But there are other games going on and I do pay attention to them even if I don't know what to do with them.
Last night, I took in the end of the Phillies-Giants game. San Francisco had come from behind and led by two in the ninth. Well, good, I thought. We can extend our lead over Philadelphia. But is Philadelphia really a concern anymore? I couldn't root for Philadelphia, but should I be concerned that the Giants, still very much a factor in the Wild Card scrum (a half-game back), might be a pain come October? And who's closing for San Francisco but Armando Benitez? Do I have the luxury of nursing an ancient grudge where he's concerned? I decided I didn't. The Giants held on. Yea, I guess.
One more West Coast game remained and it was a doozy. The Braves and Padres traded proverbial punches all night. An early check had Atlanta up by four. San Diego stormed back, taking a one-run edge into the ninth. Hating the Braves and never trusting them, even double-digits out and divisionally dead in the ground, I don't want them winning a single contest the rest of the way. But, Hell's Bells, look who's coming in to attempt the save for the Petco Pooches…the biggest All-Star dog of them all, Trevor Hoffman!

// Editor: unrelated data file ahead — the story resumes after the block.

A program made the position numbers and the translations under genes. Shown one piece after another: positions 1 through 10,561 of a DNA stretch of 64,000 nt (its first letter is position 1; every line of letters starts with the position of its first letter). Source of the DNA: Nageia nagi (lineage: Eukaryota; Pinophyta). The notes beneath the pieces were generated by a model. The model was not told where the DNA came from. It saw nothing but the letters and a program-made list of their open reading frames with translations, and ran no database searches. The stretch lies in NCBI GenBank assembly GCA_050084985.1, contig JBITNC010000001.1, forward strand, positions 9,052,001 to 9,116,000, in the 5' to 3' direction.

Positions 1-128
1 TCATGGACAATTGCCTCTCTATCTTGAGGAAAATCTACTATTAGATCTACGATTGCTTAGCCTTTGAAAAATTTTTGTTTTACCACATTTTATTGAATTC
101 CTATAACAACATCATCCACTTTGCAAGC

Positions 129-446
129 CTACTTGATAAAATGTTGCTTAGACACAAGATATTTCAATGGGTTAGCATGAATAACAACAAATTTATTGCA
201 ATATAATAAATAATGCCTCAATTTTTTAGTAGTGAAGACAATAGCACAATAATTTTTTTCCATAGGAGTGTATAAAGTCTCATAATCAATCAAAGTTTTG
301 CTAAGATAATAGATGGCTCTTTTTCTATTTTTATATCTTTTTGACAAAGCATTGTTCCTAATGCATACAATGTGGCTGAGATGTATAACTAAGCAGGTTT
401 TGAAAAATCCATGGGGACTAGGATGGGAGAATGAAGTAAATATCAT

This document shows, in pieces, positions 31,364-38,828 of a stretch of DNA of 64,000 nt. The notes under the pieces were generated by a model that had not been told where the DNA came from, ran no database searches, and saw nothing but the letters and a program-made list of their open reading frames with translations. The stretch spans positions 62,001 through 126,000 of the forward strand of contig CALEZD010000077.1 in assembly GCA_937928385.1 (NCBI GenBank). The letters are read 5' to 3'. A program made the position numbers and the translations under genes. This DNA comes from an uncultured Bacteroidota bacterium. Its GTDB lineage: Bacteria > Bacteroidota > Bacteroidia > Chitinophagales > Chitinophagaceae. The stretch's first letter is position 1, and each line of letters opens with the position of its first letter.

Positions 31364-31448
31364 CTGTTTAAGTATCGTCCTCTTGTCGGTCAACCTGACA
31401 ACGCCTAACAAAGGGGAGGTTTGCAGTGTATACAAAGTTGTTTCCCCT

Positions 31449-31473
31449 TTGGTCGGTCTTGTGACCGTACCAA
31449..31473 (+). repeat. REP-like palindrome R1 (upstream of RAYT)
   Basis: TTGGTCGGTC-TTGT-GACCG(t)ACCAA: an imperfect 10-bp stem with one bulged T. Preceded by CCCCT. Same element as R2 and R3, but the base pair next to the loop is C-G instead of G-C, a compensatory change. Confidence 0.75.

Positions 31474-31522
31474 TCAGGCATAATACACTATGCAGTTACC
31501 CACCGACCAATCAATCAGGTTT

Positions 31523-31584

For a dozen years, I've sailed through life not thinking about Trevor Hoffman much and all, and when I have, it's been vaguely positive. Since Tuesday night, he's Public Enemy No. 2 for costing us his league's champion home-field in the World Series. So I'm looking at the always-hated Braves and the suddenly hated Hoffman and I don't know who I like less. Aesthetics aside, I don't know what it means for us. Are the Padres, with Peavy and Young and Piazza and potential 11 o'clock starts, a team we want no part of up the road? Can the Braves, their lineup still damp with all the names that make your stomach churn, possibly right themselves into a Wild Card? And do you want to see Turner Field in October?